This project was evaluated as successful with the eportfolios being embedded in the departments involved in the study, however there were some limitations.

· Engagement of all stakeholders- It is also important that all stakeholders have 'buy-in' for the use of the eportfolio including support from management for training and time needed to mark eportfolio. It was found that is important that the interface of the eportfolio product was user-friendly and that the users were interested and saw the benefit of its use.

· Time - Continued use of the eportfolio was important to gauge success. It was found that some learners did not use the eportfolio at all or only used it a couple of times.  Reasons for this were available time for working on the eportfolio.

· Technology - This included access and authentication, external firewalls and security, lack of technological experts and usability and organisational issues. It was found that some problems could be overcome with extra training of users but that extra support was needed form IT staff.

· Skills training – this includes training staff and students to use the technology but also other aspects of training. E.g. it also become apparent during this study that that ways in which students evidence and record their achievements and how is it marked is different for eportfolio compared to paper based ones.

· Ownership and control -

· Change management - It was found that if existing practises such as paper-based portfolios have been successful in the past there is resistance to change.  Also, if eportfolio are made optional students will not take up the opportunity.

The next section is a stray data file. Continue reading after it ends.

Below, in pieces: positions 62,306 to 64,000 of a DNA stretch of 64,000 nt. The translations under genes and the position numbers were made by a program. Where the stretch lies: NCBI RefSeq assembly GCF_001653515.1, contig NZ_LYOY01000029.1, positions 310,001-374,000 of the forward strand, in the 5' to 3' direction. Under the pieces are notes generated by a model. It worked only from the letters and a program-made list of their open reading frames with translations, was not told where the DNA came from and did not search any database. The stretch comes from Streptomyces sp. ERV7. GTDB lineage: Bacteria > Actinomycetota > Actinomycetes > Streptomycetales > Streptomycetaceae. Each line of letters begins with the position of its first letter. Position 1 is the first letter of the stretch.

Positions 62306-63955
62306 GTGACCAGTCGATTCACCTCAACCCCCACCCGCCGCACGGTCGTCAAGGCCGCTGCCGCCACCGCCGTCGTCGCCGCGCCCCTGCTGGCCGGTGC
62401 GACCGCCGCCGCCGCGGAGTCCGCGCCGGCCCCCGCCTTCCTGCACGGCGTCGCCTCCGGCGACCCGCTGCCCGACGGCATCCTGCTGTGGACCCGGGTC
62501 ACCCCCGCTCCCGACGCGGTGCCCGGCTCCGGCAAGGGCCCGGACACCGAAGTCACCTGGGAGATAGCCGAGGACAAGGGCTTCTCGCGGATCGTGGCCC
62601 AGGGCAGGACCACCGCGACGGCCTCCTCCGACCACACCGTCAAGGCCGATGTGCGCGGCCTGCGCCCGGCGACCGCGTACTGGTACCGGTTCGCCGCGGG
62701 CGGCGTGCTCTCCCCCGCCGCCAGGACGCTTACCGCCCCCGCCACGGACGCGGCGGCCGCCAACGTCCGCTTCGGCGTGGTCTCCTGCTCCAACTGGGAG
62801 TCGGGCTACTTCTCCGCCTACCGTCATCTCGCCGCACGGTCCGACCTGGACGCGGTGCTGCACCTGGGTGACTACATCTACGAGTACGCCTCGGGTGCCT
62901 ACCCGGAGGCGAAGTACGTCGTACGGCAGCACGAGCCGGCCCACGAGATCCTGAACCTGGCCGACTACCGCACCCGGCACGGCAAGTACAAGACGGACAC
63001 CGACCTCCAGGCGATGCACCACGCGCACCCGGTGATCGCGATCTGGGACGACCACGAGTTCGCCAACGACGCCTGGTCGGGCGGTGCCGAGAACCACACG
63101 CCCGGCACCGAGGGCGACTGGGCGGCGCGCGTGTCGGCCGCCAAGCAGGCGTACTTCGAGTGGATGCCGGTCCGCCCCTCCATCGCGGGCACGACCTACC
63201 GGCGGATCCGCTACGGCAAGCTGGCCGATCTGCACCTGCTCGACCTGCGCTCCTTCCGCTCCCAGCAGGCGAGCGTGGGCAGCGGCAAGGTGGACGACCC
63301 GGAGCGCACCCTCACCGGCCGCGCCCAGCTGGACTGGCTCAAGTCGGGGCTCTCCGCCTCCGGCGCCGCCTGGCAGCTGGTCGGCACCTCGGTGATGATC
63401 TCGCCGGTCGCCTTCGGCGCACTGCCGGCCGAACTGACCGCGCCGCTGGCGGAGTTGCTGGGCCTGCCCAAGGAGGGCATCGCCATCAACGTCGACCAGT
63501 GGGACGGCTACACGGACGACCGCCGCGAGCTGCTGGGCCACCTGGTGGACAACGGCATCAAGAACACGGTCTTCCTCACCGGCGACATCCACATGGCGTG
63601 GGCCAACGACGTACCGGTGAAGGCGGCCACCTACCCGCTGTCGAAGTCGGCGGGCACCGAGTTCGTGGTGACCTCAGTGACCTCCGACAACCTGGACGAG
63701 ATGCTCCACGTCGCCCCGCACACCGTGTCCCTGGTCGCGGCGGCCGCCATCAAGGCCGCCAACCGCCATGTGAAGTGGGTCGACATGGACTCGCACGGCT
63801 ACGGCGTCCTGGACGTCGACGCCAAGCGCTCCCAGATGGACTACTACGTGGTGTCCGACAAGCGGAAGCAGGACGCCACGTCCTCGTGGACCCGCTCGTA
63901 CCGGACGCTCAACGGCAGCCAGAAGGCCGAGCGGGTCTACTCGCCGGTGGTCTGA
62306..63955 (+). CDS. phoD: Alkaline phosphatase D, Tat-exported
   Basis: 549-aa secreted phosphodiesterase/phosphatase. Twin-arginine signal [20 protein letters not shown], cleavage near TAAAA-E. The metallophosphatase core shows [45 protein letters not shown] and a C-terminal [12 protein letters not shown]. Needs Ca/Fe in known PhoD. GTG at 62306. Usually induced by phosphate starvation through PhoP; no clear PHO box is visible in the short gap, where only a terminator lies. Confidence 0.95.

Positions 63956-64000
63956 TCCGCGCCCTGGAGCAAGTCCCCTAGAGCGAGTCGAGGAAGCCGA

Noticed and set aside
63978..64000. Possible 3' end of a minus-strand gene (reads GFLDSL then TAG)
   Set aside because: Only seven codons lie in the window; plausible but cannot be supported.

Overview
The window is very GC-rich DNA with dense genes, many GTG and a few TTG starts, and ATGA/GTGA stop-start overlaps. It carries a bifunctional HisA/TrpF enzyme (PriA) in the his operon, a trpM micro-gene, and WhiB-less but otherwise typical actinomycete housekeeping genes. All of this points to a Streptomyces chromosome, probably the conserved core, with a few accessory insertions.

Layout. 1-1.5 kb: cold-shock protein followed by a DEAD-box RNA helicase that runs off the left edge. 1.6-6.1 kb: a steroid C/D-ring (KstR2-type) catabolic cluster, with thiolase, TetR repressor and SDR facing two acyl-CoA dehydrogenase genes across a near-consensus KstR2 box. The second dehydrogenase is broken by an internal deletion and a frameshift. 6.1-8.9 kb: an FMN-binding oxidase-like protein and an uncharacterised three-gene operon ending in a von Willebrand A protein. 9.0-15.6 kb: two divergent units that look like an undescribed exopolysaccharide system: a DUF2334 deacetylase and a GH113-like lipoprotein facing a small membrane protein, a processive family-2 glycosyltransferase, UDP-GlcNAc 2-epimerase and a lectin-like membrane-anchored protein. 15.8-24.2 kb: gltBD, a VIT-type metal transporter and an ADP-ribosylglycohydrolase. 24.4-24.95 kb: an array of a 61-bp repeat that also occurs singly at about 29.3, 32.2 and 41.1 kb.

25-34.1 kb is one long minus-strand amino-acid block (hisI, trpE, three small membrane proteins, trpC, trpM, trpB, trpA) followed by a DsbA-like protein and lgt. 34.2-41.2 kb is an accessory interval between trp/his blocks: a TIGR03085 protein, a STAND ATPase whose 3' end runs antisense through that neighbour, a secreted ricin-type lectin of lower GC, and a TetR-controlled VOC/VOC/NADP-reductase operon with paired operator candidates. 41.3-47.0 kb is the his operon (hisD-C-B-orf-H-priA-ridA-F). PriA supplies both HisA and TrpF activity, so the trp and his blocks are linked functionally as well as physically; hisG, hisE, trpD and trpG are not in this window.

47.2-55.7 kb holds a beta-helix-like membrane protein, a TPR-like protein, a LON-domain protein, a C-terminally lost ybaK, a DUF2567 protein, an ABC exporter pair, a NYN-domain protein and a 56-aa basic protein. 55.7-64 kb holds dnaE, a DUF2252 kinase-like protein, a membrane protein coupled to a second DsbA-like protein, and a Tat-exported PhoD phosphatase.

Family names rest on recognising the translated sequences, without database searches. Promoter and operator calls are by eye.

For eportfolio use to be embedded in institutions al stakeholders have to see the benefit of the tool. Discussion online has shown that UK, Singapore and Europe have a strong government push to implement eportfolios.  However this project shows that the drivers of lifelong learning, career planning and advice are also important and perhaps these provide a greater impetus for engagement with eportfolios.

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ePortfolios around the world

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  • UK, Singapore and Europe have a stong government push to implement eportfolios.  I wonder if this infact works as a tick box excersice whereby institutions make eportfolios part of a course so that they can be seen to be complying with these policies but do not provide the training and time required for staff and students to fully engage with these tools. Perhaps the drivers apparent in the USA of lifelong learning, career planning and advise provide a greater impetus for engagement with eportfolios.
  • In my mind there are 3 types of eportfolio; the institution owned/based one, the off-the-shelf company owned one (eg PebblePad) and a personal learning environment developed by the user using a myriad of Web 2.0 tools to suit their needs. In my opinion there are pros and cons to all three.
  • For eportfolio use to be embedded in institutions al stakeholders have to see the benefit of the tool.
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Collaborative working

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This is our first week of working in a group and I'm finding it hard.  I think our group is all doing the work and posting up on the Google Doc.  I feel nervous that the work I have done will not be as good as everyone elses.

I am also finding that there is so much to do and the TMA is on my mind.